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Dog Nutrition

Dog Nutrition

Dogs are the same as all other living creatures and need a balanced combination of six basic nutrients which are: proteins, carbohydrates, fats, vitamins, minerals, and water.

You are what you eat – and so is your dog. Nutrients are just as important for your dog as they are for you. They promote healthy growth, replace worn tissue, provide energy, and help protect your dog against disease. A nutritionally complete and balanced dog food gives your dog all the nutrition he needs, and commercial dog foods identified as 100% complete contain all of the required nutrients in proper proportions.

When you make your dog food purchase, read the label. Manufacturers list the ingredients and the nutritional content on the package or can. Follow the recommended guidelines for amounts to feed your dog. If you’re ever in doubt about what foods and how much to serve, consult with your veterinarian.

Over time the nutritional needs of your dog may change. Puppies, young adults, and older dogs will need a diet change. Dogs that become ill grow older, obese, and pregnant or nursing will have special dietary requirements, so remember to contact your vet for advice. Reserve treats for special occasions and to reward good behavior.

Refrigerate opened canned food so it doesn’t spoil, and remove all uneaten portions of canned or moistened food from the feeding dish after your dog has eaten. Discard the leftover food and thoroughly wash and dry the dish, because dirty dishes can quickly become a breeding ground for harmful germs.

Always provide clean, fresh drinking water for your dog so that all of their nutritional needs are met.

Each cell in your dog’s body (and yours) needs nutrients to function properly. The cells need the following six basic nutrients:

  • Protein, (consisting of 9 to 12 essential amino acids)
  • Carbohydrates
  • Fat
  • Vitamins
  • Minerals
  • Water

All of these nutrients need to be in the correct balanced proportion for the necessary chemical reactions of digestion, absorption, transportation and elimination to occur.

Nutrients are fuel which is converted into energy. Energy produces heat and how much heat is produced determines the ability of your dog to control his body temperature critical to a healthy life. Everything your dog does, from running and playing, to working, and living a long and healthy life, is determined by the fuel you provide and the energy it produces.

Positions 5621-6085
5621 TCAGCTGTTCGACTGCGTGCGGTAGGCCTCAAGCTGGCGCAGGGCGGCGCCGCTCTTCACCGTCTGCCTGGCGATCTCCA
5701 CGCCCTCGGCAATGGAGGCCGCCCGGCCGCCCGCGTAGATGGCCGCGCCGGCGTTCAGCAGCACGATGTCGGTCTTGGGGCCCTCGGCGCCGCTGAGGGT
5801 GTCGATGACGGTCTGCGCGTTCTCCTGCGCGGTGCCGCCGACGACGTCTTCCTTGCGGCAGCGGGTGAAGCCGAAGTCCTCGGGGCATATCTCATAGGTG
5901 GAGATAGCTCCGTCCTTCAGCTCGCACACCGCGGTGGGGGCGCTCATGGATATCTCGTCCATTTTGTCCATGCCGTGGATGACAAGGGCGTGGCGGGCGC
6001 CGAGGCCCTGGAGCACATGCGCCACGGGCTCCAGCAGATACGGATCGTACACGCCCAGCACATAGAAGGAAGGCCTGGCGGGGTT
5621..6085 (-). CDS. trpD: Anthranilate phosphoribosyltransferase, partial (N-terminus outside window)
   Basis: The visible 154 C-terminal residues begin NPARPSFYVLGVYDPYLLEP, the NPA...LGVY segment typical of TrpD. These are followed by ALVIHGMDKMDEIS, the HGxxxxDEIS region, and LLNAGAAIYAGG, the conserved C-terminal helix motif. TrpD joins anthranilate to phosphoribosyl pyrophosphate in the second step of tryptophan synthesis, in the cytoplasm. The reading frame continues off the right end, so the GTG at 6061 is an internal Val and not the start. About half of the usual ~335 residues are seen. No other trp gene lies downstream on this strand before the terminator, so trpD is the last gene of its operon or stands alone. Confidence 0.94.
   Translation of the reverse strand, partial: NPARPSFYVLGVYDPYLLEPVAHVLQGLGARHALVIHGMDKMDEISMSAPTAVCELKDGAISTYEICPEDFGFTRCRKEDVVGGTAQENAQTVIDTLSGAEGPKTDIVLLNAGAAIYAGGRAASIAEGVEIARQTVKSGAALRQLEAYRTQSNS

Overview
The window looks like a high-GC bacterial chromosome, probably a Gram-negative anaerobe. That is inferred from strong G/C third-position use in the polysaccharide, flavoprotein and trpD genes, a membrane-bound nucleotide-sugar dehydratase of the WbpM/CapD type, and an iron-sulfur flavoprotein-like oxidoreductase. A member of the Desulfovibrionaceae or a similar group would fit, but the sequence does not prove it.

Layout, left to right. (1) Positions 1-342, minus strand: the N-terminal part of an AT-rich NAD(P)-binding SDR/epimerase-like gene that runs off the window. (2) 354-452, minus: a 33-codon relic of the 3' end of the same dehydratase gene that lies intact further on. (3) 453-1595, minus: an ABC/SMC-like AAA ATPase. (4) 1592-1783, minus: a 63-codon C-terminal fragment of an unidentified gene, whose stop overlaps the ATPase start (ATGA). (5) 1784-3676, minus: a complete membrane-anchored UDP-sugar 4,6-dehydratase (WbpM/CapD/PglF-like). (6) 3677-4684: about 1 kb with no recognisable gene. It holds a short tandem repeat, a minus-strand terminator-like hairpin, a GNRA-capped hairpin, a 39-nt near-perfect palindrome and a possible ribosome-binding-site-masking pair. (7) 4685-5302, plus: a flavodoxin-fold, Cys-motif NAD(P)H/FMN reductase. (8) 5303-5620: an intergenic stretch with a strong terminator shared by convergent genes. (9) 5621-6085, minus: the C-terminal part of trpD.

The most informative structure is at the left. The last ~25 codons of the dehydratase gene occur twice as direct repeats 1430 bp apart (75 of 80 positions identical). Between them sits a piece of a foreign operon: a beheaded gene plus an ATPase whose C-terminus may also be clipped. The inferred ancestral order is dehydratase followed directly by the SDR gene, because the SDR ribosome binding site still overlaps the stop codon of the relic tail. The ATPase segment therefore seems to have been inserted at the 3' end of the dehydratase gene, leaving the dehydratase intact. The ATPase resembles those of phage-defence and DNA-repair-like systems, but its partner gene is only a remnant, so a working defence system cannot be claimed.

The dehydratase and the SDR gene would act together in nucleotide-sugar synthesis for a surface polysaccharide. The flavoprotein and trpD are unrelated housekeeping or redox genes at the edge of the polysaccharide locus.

The term calorie is used to measure energy in food. The food you feed should provide sufficient calories so your dog’s body can:

  • Produce energy to grow correctly
  • Provide energy for activity
  • Body repair
  • Maintain health during adulthood
  • Reproduce
  • Grow into a quality old age

Consider when choosing a dog food that some breeds may require different percentages of particular nutrients, and keep in mind your dog’s activity levels, metabolism, body chemistry, health, age, and many other factors. What’s good for the next door neighbor’s dog might not be good for your dog – all dog foods are not perfect for all dogs! Dog food companies accommodate these specific needs and offer a large variety of different foods.

Commercial dog foods are available in three forms: canned, dry, and semi moist.

Canned dog foods contain as much as 68% – 78% water and include color enhancers such as iron oxide and sodium nitrate.

Semi-moist foods include large amounts of additives such as propylene glycol, color enhancers, and lots of sugar. Both canned and semi-moist foods should not be given to your dog for his total diet. You can use these for occasional snacks or on top of his dry food.

Dry foods contain a blended mixture of grains, meat and meat by-products, fats, mineral and vitamins – about 90% dry matter and 10% water. Feed your dog dry kibble as his basic food because dry dog foods have great caloric density (they are richer), your dog will have less tartar buildup and less gum disease, and have less obesity problems.

Which to choose?
What do dogs need?

Related Pages

Dog Vitamins/Supplements



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